I spend a great deal of time serving as a consultant to clients, friends and family members during the car buying process. In fact, just as I completed that sentence, I was interrupted by another call asking me for my opinion on which midsized sedan to buy
So in an effort to prevent another person from calling me, I’m publishing “Sammy’s Car Buying Tips.” By reading this simple primer, you’ll be in a position to make a smart, decision.
The key to this guide is to always give yourself many months to research, decide and complete the deal. If at any time you absolutely have to buy a car within a specific timeframe, you inevitably lose flexibility to get a vehicle you might want, as well as relinquish leverage against the dealer/seller.
Step 1: Narrow your search to appropriate vehicles
I can’t stress this enough: you should be focused on vehicles that fulfill ninety-percent of your needs, not the vehicle that delivers specialized capabilities for the once or twice per year activities. You wouldn’t believe how many people have come to me asking about which SUV or pickup truck to buy, and through simple (yet methodical) needs analysis concluded a sedan or minivan was the correct purchase.
So to get to the bottom of what you need, rather than what vehicle fits your desired image of your needs — ask yourself these questions based on prior years:
A good way to think about the different segments:
Step 2: Research
Buying a new (or new to you) vehicle is easier now than it ever has been. Quite simply, as much (if not more) information is available to the general consuming public as is available to the average car salesperson. This means that unlike in the past, a well informed buyer can know any vehicle’s positive and negative traits, its MSRP, the dealer’s actual cost, and what everyone else is paying.
And due to the sheer number of brands, models and trim levels, consumers have never had so many options. This remains true on all ends of the value/price spectrum.
So your first to-do is to read through Edmunds.com, MSN Autos, Road and Track, Autoweek and the dreaded Consumer Reports. These publications will give all the statistics, pricing, options, and opinion you’ll need to form a basic opinion about various vehicles.
Step 3: Go for a test
Go to the dealers and check out all the top-rated vehicles in the classes that interest you, irrespective of price. If you’re in the market for a small sedan, even if you can’t afford one, drive a BMW 3-series to make the faults of all other cars in the class stick out like sore thumbs. On the other hand, some expensive cars can also make less-expensive alternatives look even better. For instance, after driving a Mercedes S430 the Toyota Avalon will prove faster, more luxurious and more comfortable, despite being less than half the price.
Call the dealer to arrange to have cars ready for you to inspect. This is most important with newer or limited production models, but it also minimizes wasted time.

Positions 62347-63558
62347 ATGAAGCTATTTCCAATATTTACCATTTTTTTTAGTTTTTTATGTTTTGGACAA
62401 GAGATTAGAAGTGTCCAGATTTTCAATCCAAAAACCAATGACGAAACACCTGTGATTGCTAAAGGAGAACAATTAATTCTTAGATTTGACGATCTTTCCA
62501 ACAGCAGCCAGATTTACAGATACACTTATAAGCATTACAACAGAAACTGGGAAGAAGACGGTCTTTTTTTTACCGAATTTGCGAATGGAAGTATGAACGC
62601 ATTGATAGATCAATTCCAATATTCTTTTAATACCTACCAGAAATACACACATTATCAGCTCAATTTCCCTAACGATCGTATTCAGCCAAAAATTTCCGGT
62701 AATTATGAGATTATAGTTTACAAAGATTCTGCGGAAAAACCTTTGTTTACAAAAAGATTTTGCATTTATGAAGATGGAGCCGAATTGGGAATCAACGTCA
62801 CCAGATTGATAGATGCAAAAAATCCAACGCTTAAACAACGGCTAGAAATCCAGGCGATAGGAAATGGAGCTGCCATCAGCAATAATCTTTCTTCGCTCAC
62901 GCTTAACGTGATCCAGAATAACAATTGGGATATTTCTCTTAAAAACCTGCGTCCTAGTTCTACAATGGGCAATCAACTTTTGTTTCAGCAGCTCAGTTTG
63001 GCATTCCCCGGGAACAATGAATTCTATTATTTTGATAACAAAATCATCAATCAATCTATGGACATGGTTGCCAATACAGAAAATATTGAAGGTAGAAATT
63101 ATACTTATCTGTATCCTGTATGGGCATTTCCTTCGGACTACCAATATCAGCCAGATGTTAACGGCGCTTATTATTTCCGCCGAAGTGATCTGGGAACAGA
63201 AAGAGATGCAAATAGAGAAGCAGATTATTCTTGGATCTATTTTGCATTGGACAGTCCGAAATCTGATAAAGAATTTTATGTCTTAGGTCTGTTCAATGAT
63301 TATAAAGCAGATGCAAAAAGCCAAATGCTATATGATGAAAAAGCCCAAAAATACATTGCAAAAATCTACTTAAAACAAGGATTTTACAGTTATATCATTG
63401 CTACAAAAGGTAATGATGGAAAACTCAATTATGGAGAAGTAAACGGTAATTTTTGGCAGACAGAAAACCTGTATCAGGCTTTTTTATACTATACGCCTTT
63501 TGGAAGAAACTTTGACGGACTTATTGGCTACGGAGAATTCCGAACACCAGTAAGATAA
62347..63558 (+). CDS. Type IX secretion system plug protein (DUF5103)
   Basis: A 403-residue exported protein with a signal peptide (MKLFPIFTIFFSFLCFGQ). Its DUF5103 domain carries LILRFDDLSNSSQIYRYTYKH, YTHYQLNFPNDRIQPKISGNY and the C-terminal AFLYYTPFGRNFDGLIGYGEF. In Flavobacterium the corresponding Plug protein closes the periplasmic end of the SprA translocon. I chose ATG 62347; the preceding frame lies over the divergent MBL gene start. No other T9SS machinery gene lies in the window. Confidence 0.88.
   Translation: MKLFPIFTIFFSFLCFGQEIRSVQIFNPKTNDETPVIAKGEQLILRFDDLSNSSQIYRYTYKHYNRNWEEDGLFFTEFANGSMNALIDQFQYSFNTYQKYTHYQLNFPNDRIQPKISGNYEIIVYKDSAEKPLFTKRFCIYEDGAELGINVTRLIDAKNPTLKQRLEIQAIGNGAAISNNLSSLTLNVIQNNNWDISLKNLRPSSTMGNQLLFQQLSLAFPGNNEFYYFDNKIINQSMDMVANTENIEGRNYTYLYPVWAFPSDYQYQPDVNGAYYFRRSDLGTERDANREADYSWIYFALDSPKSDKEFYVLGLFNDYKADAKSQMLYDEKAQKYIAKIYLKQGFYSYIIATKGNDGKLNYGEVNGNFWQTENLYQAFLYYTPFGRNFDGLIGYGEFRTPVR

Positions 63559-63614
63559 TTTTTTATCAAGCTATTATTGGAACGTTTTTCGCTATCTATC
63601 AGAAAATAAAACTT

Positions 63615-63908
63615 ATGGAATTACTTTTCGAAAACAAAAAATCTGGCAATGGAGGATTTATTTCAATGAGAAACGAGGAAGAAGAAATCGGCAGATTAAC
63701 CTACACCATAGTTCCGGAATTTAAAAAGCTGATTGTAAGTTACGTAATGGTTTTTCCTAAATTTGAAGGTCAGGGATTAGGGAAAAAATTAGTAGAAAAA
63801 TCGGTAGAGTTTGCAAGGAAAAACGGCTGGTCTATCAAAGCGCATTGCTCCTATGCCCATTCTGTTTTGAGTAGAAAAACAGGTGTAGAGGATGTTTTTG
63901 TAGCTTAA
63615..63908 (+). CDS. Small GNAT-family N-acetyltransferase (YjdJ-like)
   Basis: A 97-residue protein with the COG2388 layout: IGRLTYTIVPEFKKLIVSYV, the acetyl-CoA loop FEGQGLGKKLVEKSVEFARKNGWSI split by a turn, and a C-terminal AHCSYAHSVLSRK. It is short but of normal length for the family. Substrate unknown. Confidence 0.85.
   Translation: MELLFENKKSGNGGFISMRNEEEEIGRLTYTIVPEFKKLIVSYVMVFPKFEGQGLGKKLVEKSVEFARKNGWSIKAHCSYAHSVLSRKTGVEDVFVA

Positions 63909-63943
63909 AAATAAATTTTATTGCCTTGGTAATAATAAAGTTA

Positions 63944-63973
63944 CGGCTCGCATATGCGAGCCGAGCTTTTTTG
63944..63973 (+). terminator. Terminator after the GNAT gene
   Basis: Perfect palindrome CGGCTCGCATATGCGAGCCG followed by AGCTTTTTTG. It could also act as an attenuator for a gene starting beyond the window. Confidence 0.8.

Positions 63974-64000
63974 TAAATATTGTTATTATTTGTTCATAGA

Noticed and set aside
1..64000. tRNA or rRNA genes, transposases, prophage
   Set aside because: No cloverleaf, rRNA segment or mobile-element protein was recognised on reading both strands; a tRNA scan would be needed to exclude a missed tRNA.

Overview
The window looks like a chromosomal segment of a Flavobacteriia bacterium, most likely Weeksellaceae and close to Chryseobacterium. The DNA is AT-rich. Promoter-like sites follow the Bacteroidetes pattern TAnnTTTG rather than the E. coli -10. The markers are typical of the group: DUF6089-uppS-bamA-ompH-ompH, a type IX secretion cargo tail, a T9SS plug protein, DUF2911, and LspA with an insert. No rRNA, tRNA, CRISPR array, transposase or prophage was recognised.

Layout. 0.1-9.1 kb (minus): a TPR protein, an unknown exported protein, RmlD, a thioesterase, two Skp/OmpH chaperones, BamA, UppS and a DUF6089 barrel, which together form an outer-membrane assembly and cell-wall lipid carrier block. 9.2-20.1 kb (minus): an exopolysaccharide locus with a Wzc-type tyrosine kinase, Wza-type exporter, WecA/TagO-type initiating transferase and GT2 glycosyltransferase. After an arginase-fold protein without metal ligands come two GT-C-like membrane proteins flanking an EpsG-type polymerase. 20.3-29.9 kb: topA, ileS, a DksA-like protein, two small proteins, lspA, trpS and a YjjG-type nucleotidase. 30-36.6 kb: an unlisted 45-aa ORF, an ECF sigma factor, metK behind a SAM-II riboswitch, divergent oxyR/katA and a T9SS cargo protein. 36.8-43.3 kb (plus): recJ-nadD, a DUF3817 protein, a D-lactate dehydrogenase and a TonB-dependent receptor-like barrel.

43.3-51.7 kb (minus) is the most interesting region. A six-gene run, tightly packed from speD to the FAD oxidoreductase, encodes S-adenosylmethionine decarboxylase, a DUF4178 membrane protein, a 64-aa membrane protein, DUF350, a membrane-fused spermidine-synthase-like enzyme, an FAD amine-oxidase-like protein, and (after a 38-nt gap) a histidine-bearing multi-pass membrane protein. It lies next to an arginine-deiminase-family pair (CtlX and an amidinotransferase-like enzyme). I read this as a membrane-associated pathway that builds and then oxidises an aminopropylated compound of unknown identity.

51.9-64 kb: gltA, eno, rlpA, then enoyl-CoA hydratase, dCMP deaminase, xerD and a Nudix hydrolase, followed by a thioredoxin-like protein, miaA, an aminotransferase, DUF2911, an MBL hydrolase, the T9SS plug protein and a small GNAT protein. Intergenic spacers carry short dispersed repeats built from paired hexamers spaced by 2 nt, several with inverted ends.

Get in the vehicle. Set the car’s seat to a comfortable position, then either get into the rear seat to see if it can seat any necessary passengers comfortably. If you have kids, bring them with their car seats. Car salespeople will tell you how large a Volvo XC90, Subaru Forrester, Honda Accord, Acura RL, BMW 5-series or Yukon Denali is inside, but I’ve personally proven that at 6’4” tall, a salesperson or child in a car seat can’t sit comfortably behind me if I’m driving in any of these.
Take the vehicle on a long enough test run to understand the pros and cons. If you plan to share this vehicle with a spouse, trade positions to get enough time in each seat. Keep in mind that passenger seats rarely have the same ability to adjust as the driver’s seat, so make sure both adults are comfortable in both seats.
After you’ve driven a vehicle, head directly to the next dealership. You want the feeling of one car fresh in your mind when you test the next one.
Step 4: Figure in safety
Safety is a big deal to some consumers, so instead of taking Madison Avenue’s word that Volvo builds the safest vehicles (statistically, they do not!) go out and do your own research. Don’t take the dealer’s word, either, because just having front airbags means very little these days. There are big differences between makes and models in terms of safety and reliability.
Visit the Insurance Institute for Highway Safety’s web site. Skip the meaningless static ratings, because when was the last time you got into an accident in a test lab? Go to two very important reports: Driver’s Death Rates by Make/Model at http://www.iihs.org/news/2005/iihs_sr_031505.pdf and Injury, Collision and Theft Losses by Make and Model at http://www.iihs.org/brochures/ictl/ictl.html. Both of these reports can be found by searching the IIHS site, and aggregate actual statistics reported to insurance and police. In other words, these reports show how the risk of death, injury, collision, and theft relative to other makes and models (normalized for the number of cars on the road) based on real world statistics.